Industrial Control Systems Computer Emergency Readiness Team (ICS-CERT) Recommended Practices

A list of recommended practices aimed at helping industry understand and prepare for ongoing and emerging control systems cybersecurity issues, vulnerabilities, and mitigation strategies. ICS-CERT works with control systems manufacturers, service providers, researchers, and end users to ensure that the recommended practices are vetted by industry subject matter experts prior to publication. Recommended practices cover topics such as defense-in-depth strategies, cyber forensics, and incident response and are updated on a routine basis to account for emerging issues and practices. Access to recommended practices is provided through: http://ics-cert.us-cert.gov/introduction-recommended-practices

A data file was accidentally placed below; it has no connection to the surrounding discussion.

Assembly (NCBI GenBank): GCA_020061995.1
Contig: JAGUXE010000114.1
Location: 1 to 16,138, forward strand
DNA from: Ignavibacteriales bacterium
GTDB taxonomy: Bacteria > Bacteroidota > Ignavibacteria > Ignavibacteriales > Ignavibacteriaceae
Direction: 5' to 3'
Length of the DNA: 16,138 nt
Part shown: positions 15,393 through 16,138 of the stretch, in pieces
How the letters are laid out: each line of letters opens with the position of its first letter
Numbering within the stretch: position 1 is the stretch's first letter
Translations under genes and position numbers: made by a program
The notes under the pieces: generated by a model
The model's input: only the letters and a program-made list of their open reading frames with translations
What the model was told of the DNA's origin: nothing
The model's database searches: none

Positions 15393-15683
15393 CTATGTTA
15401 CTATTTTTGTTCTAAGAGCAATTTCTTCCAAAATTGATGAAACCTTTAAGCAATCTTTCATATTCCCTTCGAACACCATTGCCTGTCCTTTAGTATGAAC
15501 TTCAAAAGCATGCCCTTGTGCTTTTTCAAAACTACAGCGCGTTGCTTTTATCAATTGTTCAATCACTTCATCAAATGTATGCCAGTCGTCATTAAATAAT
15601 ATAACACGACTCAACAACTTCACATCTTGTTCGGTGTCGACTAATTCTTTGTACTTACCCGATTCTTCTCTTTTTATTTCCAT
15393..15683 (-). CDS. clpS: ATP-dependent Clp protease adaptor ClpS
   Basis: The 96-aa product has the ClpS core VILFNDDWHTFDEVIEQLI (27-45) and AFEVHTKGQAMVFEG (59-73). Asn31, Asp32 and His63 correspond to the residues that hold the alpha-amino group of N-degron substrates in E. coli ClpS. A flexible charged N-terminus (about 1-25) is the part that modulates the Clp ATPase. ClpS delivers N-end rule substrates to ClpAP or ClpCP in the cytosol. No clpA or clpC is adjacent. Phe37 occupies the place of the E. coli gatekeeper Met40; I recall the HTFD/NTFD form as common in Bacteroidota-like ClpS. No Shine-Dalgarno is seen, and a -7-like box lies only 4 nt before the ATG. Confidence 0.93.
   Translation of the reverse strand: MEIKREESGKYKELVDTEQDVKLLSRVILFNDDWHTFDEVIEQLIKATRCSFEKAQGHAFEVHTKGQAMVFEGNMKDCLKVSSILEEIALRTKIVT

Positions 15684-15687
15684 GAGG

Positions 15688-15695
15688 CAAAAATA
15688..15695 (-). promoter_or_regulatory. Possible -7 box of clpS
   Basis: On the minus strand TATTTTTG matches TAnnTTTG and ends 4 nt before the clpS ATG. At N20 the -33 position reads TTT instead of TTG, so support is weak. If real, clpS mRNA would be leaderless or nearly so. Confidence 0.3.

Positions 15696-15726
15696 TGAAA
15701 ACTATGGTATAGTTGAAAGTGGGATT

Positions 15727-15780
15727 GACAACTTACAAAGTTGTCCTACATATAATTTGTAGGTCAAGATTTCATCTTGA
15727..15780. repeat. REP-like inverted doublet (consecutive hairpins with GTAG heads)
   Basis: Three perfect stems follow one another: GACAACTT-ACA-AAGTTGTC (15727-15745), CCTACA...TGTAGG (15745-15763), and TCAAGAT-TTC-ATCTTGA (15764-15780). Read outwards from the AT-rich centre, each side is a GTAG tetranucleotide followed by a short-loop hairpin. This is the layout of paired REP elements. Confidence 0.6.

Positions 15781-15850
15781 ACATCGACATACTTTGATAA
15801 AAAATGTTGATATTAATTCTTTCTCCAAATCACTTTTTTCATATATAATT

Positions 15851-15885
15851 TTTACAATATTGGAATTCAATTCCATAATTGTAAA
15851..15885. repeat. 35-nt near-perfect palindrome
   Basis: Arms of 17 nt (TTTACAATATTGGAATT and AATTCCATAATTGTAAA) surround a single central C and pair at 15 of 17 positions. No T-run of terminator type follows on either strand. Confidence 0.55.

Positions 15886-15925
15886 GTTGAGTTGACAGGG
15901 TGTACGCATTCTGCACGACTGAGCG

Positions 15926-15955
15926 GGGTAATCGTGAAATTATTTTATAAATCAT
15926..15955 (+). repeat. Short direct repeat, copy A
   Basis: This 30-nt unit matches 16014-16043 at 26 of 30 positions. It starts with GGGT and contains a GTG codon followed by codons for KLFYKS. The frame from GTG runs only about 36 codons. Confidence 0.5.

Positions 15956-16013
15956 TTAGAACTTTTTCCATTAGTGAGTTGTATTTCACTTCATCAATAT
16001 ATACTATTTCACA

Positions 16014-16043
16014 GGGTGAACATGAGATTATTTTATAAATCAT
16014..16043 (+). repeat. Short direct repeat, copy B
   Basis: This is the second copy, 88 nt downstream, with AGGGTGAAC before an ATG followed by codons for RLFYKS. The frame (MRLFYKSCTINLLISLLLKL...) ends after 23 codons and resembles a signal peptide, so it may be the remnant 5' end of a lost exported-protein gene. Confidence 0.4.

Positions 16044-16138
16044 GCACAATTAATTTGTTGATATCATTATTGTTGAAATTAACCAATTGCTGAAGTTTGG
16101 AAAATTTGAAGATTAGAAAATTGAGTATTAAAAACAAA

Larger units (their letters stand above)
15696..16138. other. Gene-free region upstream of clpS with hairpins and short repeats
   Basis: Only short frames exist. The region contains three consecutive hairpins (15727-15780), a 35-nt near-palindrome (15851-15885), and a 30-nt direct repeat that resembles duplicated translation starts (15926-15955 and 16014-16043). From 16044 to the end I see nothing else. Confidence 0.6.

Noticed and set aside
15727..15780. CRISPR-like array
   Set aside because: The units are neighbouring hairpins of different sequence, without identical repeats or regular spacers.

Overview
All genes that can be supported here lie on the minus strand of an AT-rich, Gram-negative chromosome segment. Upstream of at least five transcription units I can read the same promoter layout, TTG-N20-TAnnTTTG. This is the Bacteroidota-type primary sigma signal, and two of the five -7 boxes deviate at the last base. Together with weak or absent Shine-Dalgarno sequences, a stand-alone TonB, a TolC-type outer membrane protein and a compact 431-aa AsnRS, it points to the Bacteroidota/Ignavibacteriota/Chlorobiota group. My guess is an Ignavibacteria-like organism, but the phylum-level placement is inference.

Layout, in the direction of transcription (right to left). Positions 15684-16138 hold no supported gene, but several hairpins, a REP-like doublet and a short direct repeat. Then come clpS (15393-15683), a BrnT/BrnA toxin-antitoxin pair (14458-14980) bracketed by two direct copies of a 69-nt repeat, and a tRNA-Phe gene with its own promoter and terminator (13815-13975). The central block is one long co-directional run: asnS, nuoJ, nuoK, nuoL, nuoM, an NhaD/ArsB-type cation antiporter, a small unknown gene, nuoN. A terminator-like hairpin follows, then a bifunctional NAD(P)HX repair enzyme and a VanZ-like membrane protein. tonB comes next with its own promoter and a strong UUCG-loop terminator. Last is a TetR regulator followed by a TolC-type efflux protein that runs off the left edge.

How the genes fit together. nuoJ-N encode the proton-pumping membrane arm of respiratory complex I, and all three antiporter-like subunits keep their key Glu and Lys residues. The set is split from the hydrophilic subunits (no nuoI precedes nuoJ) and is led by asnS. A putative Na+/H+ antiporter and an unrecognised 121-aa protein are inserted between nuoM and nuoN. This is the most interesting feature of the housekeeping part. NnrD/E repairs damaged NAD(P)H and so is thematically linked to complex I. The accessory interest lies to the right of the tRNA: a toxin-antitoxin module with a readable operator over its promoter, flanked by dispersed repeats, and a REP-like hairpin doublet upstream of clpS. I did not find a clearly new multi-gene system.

National Cyber Awareness System (NCAS)

The National Cybersecurity and Communications Integration Center (NCCIC) produces advisories, alert & situation reports, analysis report, current activity updates, daily summaries, indicator bulletins, periodic newsletters, recommended practices, Weekly Analytic Synopsis Product (WASP), weekly digests, and year in review to alert partners of emerging cyber threats, vulnerabilities, and current activities. Certain products such as alerts, current activity, bulletins, and tips are released through US-CERT’s NCAS. More information on obtaining NCAS products is available at:

U.S. Computer Emergency Readiness Team (US-CERT) and ICS-CERT Alerts, Bulletins, Tips, and Technical Documents